On all of my nitro and gasoline-powered airplanes, I use zip ties to secure my fuel lines going from the fuel tank to both the carburetor and the muffler. When routing lines within your airplane, make sure that they can move freely and are not bent in any odd fashion. After all, you need to make sure that fuel can move slightly from the tank to the carburetor, and also, from the vent line in the tank to the vent on the exterior of the model. However, make sure that these lines do not come into contact with any hot item like the engine’s muffler. Rather, fasten a line if you think it may touch the muffler.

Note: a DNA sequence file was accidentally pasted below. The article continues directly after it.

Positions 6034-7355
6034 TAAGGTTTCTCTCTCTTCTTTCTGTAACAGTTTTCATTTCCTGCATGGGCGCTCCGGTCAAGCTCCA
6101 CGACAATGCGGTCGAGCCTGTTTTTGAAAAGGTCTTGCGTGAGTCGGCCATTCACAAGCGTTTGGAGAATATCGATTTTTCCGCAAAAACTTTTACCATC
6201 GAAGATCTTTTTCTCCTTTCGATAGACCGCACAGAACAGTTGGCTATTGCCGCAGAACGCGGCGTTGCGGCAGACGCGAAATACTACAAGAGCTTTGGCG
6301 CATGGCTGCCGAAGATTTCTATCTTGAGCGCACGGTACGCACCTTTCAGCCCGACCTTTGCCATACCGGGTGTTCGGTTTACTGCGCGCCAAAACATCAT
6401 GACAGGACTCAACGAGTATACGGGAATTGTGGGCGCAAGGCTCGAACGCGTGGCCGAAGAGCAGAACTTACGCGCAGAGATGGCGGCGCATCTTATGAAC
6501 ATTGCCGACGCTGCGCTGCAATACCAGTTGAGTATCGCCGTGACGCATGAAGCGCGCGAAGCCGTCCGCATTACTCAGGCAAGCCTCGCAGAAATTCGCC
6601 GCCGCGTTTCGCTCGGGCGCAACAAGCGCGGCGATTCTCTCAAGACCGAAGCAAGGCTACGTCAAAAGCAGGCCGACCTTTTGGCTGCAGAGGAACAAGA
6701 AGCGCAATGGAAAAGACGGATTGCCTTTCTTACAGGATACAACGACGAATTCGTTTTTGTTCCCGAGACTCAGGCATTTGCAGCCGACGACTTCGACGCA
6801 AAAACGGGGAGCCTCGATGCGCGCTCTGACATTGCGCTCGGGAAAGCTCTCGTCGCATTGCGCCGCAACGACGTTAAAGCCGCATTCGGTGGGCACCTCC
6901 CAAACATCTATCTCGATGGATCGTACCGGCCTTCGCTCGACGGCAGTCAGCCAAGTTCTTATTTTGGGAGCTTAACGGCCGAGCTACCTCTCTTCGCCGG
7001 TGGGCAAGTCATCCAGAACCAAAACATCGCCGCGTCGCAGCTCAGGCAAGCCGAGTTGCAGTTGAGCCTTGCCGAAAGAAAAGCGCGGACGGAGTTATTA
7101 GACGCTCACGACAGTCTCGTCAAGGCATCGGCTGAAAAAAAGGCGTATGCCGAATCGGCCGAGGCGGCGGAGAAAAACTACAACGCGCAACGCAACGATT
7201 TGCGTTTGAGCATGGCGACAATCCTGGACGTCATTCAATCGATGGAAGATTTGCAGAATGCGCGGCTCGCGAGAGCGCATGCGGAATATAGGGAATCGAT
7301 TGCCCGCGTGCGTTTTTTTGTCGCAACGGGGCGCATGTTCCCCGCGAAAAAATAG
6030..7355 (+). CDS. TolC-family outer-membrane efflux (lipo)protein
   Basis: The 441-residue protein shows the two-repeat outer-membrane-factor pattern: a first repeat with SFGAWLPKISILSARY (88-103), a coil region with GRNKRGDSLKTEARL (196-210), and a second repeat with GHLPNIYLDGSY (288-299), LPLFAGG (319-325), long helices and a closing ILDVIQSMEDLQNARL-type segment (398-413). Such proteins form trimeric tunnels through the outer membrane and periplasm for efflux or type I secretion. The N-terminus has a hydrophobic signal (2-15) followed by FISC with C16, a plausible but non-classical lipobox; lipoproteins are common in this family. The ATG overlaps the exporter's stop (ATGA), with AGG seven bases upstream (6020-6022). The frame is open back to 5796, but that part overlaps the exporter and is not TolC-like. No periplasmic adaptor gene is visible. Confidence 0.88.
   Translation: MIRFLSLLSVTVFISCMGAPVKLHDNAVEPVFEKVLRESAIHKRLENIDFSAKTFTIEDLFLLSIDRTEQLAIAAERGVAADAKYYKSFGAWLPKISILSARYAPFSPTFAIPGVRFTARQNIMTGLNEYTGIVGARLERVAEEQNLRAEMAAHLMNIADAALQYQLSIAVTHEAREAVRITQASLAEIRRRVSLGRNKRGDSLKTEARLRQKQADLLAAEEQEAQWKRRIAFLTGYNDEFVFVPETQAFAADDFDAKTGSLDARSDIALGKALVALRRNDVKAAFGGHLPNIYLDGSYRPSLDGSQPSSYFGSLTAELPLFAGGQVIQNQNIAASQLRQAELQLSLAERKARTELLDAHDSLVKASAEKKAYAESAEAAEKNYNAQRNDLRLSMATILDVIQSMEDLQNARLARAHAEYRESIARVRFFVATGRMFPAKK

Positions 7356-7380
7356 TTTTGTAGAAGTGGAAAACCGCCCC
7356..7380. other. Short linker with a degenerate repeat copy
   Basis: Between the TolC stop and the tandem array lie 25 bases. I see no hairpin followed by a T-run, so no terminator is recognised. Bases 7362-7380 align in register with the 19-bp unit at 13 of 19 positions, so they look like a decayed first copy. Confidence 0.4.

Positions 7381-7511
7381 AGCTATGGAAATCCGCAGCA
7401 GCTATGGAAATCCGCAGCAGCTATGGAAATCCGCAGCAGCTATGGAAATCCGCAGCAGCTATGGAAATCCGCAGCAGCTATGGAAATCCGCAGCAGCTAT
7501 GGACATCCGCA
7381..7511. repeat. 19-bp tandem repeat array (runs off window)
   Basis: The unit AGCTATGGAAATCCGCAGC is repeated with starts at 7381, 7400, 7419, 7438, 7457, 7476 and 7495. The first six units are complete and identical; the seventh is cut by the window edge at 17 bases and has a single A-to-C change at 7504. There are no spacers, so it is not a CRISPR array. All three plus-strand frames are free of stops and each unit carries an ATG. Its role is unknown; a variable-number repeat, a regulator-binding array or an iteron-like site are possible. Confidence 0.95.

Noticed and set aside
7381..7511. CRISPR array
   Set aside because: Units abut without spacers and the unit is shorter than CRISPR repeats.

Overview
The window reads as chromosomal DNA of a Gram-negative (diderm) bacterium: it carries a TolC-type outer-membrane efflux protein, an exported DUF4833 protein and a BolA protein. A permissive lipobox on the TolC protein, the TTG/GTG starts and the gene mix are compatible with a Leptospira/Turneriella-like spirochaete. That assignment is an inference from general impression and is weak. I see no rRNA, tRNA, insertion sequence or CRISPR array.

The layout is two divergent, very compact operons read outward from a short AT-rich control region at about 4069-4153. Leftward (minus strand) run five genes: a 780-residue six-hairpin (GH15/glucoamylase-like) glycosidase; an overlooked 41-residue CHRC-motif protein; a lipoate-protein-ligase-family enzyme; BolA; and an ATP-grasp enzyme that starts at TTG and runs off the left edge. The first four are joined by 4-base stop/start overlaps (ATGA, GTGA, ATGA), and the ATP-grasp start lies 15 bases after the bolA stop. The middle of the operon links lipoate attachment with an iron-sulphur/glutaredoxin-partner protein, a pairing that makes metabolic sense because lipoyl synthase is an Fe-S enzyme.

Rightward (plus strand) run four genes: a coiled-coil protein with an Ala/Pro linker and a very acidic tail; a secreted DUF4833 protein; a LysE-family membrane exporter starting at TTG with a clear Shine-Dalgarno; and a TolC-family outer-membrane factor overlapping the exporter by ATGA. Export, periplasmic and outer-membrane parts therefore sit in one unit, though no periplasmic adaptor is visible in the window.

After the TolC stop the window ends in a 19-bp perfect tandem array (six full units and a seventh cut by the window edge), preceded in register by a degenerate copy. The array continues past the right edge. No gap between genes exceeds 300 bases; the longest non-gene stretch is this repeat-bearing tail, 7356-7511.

Also, if you are flying a gasoline-powered airplane, make sure that you change all fuel lines yearly. In the past, I have put airplanes aside for a year or so, but I always perform a pre-flight check on my airframes before taking them to the flying field.
In this routine check, I go over the fuel lines. On occasion, I have found that gasoline lines harden, and in fact, the clunk line can harden. I have heard horror stories where people have experienced an engine failure while the airplane was inverted and they lost that particular model. The cause– a hardened clunk line that did not fall freely within the tank. As a result, fuel could not reach the clunk and the airplane’s engine quit at a rather unexpected time. Simply said, make sure this doesn’t happen to you!